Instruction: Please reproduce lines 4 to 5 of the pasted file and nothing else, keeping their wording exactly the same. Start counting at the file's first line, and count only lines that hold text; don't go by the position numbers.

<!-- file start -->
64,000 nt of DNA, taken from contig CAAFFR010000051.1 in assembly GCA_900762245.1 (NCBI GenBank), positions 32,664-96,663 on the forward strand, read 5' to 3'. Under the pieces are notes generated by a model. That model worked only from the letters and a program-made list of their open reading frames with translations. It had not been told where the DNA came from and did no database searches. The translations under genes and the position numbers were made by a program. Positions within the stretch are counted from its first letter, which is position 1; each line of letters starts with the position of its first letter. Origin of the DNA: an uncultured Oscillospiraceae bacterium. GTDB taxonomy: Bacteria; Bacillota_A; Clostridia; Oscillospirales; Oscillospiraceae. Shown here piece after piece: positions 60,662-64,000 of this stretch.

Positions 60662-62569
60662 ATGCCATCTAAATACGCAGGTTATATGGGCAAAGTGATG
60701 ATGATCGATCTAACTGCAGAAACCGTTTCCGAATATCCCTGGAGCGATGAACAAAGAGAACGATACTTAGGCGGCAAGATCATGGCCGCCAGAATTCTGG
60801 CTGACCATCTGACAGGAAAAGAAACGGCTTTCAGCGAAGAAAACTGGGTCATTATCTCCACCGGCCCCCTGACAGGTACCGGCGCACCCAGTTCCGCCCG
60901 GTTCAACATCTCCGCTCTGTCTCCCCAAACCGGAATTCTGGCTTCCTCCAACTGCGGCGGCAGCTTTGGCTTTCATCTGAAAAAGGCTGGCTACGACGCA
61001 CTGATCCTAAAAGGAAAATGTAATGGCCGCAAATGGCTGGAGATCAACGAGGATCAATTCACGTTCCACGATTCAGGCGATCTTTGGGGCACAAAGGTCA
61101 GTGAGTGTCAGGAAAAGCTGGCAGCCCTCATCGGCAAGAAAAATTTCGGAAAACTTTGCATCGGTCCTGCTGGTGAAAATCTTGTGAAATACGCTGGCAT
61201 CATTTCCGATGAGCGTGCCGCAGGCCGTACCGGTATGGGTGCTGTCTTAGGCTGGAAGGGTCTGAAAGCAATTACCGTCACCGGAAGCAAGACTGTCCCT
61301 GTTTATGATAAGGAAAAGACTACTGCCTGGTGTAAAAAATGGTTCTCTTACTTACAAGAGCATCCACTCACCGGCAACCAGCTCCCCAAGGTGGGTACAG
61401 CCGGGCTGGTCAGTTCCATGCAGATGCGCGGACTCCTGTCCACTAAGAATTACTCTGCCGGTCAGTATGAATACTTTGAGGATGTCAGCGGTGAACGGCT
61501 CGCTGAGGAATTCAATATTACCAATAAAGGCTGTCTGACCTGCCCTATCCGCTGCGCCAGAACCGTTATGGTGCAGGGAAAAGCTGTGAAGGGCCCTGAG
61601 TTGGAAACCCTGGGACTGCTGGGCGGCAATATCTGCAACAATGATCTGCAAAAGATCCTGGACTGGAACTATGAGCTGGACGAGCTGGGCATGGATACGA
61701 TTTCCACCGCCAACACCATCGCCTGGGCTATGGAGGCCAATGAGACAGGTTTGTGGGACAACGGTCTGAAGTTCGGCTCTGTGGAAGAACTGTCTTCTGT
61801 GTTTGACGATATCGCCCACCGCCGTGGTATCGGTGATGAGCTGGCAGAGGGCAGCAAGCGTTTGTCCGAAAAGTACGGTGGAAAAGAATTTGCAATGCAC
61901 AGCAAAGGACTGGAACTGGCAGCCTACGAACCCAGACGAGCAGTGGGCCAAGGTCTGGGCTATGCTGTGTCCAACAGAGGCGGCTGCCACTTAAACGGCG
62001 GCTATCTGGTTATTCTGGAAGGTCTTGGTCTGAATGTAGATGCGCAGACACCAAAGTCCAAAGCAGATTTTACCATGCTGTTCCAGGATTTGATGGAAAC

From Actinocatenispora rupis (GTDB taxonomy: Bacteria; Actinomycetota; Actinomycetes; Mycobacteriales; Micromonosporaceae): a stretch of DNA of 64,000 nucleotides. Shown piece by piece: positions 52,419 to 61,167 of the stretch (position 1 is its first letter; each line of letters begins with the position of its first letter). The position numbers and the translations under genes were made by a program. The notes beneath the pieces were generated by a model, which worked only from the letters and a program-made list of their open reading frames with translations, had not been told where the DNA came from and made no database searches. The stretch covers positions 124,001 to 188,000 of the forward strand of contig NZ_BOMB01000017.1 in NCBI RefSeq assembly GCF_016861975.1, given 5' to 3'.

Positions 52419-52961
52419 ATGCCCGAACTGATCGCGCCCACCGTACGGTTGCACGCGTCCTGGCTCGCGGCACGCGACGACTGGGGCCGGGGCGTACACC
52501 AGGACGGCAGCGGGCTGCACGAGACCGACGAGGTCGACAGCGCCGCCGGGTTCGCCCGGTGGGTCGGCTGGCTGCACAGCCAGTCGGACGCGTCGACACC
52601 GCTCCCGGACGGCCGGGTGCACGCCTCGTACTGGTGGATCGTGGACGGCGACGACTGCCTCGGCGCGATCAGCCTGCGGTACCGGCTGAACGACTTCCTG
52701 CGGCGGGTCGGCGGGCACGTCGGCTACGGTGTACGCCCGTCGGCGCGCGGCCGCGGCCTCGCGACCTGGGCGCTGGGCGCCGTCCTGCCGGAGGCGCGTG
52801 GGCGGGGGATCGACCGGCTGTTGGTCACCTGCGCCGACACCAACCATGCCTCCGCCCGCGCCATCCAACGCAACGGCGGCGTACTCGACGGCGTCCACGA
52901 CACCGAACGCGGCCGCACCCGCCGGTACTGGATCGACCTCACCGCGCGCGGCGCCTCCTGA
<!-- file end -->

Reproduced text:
60701 ATGATCGATCTAACTGCAGAAACCGTTTCCGAATATCCCTGGAGCGATGAACAAAGAGAACGATACTTAGGCGGCAAGATCATGGCCGCCAGAATTCTGG
60801 CTGACCATCTGACAGGAAAAGAAACGGCTTTCAGCGAAGAAAACTGGGTCATTATCTCCACCGGCCCCCTGACAGGTACCGGCGCACCCAGTTCCGCCCG